Rejoicing in hope. . .

Romans 12 12

In Romans 12:12 we find the Verse of the Day for May 3, 2014:

Rejoicing in hope; patient in tribulation; continuing instant in prayer;

Recently as a spate of devastating storms ravaged the nation, I thought of a teaching series related to the storms of life. I recall the words of Dr. Aaron Parker, who spoke of the cycle of life, whereby, as believers, we are either in the midst of a storm or coming out of a storm and preparing to go through another storm. The statement was made following one of the most devastating and destructive storms in recent memory, Hurricane Katrina, occurring in 2005. My sister, Cheryl, who lives outside of Atlanta, had sent me the series of sermons focusing on storms, by Dr. Parker, her pastor. One of the messages inspired the following poem that uses Romans 12:12 as its epigraph or scriptural introduction:

The Prayer Directive: Strength between Storms

 

Rejoicing in hope, patient in tribulation,

continuing steadfastly in prayer;

Romans 12:12 [NKJV]

 

When it seems that we have reached our outer limits

Of exhausted options and can no longer cope,

Wrestling with unbelief, our foe that inhibits,

God’s word reminds us to keep rejoicing in hope.

We know that in patience we possess our soul.

In the midst of life’s pressures, we remain secure,

Assured that in Christ Jesus, we have been made whole,

Watching and waiting with renewed strength to endure.

As stately palm trees, we yield and bend in the wind,

And pray in the spirit, with requests that never cease.

As sweet-smelling incense, our fervent prayers ascend

In greater measure, as our petitions increase.

Though storms may overwhelm, we are still in God’s care:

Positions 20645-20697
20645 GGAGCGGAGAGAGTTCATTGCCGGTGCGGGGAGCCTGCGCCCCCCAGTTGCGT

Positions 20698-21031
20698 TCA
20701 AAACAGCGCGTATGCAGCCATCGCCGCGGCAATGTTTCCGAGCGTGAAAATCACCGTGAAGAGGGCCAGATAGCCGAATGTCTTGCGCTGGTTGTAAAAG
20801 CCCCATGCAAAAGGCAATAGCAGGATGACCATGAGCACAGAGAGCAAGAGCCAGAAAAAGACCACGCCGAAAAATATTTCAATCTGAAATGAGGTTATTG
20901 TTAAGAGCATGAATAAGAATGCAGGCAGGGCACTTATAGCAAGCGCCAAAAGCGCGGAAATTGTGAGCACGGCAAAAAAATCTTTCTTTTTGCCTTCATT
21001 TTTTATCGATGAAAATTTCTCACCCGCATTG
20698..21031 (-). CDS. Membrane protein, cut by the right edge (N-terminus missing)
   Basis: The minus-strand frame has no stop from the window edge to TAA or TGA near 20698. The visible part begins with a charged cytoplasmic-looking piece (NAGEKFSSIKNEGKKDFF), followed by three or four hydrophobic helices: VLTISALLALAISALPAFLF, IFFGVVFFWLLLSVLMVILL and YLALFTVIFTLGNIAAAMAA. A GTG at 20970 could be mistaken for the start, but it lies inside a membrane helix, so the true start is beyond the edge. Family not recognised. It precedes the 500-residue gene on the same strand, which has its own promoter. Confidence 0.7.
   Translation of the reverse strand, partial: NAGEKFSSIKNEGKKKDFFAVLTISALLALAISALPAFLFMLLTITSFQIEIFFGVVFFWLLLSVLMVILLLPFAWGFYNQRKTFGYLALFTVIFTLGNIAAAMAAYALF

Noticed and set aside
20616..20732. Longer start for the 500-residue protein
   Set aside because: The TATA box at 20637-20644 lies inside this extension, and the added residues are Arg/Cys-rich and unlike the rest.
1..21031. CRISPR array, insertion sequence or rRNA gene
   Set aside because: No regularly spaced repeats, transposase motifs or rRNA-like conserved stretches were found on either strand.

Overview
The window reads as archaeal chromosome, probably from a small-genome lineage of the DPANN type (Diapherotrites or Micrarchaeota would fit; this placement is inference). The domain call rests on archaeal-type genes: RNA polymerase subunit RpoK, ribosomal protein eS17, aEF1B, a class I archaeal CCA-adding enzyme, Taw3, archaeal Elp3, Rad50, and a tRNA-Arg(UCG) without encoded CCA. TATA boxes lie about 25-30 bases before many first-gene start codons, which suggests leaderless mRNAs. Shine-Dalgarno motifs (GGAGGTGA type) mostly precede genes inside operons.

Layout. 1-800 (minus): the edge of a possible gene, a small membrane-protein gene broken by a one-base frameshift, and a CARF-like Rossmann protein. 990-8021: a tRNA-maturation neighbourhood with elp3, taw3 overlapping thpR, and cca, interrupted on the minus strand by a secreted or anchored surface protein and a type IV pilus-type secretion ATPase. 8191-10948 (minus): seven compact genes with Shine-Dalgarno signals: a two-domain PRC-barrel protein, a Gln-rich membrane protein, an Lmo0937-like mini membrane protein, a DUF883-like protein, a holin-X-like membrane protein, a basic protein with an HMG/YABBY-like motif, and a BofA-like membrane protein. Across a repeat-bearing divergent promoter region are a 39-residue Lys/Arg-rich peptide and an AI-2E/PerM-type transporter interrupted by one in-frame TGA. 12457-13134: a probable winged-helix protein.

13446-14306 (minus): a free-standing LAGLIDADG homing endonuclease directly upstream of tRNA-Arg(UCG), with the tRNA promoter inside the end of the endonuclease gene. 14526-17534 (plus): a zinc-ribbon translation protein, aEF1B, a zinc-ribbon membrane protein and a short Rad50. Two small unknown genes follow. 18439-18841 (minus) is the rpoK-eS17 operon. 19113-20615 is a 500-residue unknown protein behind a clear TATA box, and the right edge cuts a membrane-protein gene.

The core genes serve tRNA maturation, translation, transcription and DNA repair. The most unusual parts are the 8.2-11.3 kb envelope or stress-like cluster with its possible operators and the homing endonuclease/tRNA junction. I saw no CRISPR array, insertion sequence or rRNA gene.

Therefore rejoice, be patient, continue in prayer.

 

The Verse of the Day opens with a reminder that we should be continually rejoicing in hope. We are also mindful that Jesus Christ is described as our “blessed hope,” and because of Jesus Christ’s victory over sin, sickness and even death itself, we have hope that lives eternally.

As a child I have fond memories of singing in the Junior Choir, where I recall “leading” my first song at the age of eight or nine. Actually I did not “sing,” but I narrated the verses while the choir sang the lyrics to “On Christ, the Solid Rock,” a “vintage hymn,” which resounds with “hope.” The Maranatha Singers offer a moving rendition the timeless hymn that has come to mean even more to me over the years.

In the midst of difficult situations, we reflect upon the goodness of God who has been faithful in past instances, and the Word of God assures us of His steadfast love, as the New Living Translation reminds that we are to:

Rejoice in our confident hope. Be patient in trouble, and keep on praying.

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